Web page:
Varicella (chicken pox)
Varicella is a generalized viral illness. It is caused by a member of the Herpes virus group. Varicella is highly contagious, especially in the early stages of the skin eruption (rash). The transmission of varicella is from person to person by direct contact, droplet or airborne spread of vesicle (skin blister) fluid or of secretions of the upper respiratory tract. It is also transmitted indirectly through articles freshly soiled by discharges from the vesicles and mucous membranes of people who have varicella. The scabs of varicella lesions are not contagious.
Sudden onset of slight fever, mild constitutional symptoms, and a skin rash.
Treatment is provided by the employee's personal physician unless there has been a documented exposure to varicella at work. If the employee or his/her personal physician believes that the employee may have contracted varicella at work, the employee needs to contact Employee Health Services as soon as possible. If the employee worked while contagious with chicken pox, he/she needs to notify the Infection Control department immediately. If the employee has been exposed to chicken pox and is unsure regarding his/her immunity to the disease, he/she must contact employee health immediately.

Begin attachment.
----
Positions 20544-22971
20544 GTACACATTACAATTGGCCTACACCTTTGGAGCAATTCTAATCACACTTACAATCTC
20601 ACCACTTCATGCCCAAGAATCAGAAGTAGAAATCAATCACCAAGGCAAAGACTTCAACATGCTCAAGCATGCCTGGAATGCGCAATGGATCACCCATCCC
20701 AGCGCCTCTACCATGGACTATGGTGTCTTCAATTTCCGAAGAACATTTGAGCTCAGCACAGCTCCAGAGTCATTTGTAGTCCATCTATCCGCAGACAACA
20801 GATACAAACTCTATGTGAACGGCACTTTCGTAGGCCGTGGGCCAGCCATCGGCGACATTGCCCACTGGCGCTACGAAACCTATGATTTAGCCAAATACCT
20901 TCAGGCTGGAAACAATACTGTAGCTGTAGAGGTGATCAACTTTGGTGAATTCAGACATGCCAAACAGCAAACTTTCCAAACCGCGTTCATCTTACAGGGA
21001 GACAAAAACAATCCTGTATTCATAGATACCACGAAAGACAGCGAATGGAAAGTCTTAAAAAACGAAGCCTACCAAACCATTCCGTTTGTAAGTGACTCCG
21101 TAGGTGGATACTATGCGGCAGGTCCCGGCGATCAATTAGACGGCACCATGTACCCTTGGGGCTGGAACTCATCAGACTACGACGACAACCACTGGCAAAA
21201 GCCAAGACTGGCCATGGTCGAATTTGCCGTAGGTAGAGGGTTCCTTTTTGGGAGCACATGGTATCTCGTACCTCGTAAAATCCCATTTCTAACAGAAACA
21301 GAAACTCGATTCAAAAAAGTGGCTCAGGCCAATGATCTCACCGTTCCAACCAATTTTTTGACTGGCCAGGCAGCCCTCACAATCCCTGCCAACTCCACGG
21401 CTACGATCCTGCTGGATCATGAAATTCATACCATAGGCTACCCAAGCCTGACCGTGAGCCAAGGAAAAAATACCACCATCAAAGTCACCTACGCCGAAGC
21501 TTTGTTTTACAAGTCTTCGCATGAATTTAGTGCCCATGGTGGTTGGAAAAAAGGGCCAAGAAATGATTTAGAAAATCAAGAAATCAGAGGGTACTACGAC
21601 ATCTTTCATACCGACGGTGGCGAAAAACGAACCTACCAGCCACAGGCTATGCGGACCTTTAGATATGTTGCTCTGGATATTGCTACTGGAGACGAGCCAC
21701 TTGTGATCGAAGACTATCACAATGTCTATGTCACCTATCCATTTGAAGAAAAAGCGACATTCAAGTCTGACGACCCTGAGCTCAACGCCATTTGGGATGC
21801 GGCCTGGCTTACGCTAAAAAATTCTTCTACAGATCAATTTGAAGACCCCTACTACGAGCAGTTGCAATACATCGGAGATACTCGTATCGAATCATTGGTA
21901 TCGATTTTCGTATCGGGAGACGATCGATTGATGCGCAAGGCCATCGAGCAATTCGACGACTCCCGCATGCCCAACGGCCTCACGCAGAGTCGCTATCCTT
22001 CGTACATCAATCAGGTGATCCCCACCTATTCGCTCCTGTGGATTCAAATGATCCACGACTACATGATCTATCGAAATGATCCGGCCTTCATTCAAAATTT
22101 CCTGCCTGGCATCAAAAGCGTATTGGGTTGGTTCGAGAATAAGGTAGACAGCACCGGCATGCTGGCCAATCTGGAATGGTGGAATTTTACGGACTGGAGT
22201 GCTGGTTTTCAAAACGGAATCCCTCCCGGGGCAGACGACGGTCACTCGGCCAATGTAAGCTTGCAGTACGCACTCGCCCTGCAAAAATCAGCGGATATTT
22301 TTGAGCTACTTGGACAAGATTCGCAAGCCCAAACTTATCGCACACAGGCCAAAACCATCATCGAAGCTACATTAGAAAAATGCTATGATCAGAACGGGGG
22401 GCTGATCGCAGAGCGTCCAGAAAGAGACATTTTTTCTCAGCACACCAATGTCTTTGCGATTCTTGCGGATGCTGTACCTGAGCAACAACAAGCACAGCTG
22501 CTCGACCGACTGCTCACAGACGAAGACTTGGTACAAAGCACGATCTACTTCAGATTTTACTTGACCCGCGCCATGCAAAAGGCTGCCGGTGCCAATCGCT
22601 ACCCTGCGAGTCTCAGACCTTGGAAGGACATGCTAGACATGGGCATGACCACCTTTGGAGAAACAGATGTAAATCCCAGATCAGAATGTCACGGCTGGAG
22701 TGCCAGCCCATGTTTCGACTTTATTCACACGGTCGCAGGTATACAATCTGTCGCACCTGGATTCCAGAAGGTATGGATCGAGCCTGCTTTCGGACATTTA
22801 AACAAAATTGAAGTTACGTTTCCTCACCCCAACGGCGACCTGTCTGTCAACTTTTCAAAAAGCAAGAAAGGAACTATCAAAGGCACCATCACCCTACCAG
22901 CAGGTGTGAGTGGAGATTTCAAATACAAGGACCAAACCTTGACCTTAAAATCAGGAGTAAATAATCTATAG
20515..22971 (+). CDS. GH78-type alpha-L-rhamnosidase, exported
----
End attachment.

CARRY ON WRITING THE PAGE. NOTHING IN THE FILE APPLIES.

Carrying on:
The employee may return to work after chickenpox once all of the skin lesions are crusted over, there are no new lesions, and there are no blisters on the skin. The employee needs to be cleared by his/her personal physician or by Employee Health Services. If the employee reports to work and has a rash that is suspicious for chickenpox, he/she must be sent to Employee Health Services for clearance. If employee health is closed, the employee is to be sent home. It is his/her responsibility to be evaluated and cleared by his/her personal physician if employee health is unavailable.
The following restrictions will be applied for non-immune employees with significant exposures to Varicella. In cases where the varicella titre (test for immunity) is pending, the restrictions are in place until the blood test documents that the person is immune.
The employee will wear a mask from the 9th to the 21st days after the exposure to varicella. The employee will be prohibited from contact with: patients, non-immune employees, and employees who have direct patient contact.
- The employee will wear a mask from the 9th to the 12th days after the exposure to varicella. The employee will be prohibited from contact with: patients, non-immune employees, and employees who have direct patient contact.
- The employee will work in an area without patient or non-immune co-worker exposure during this period.
- The employee must wear a mask at all times and is to avoid elevators and going to the cafeteria.
- If the employee develops Varicella, he/she will be instructed to remain at thome until the skin lesions have crusted over. The employee must report to employee health for a return to work clearance prior to returning to work.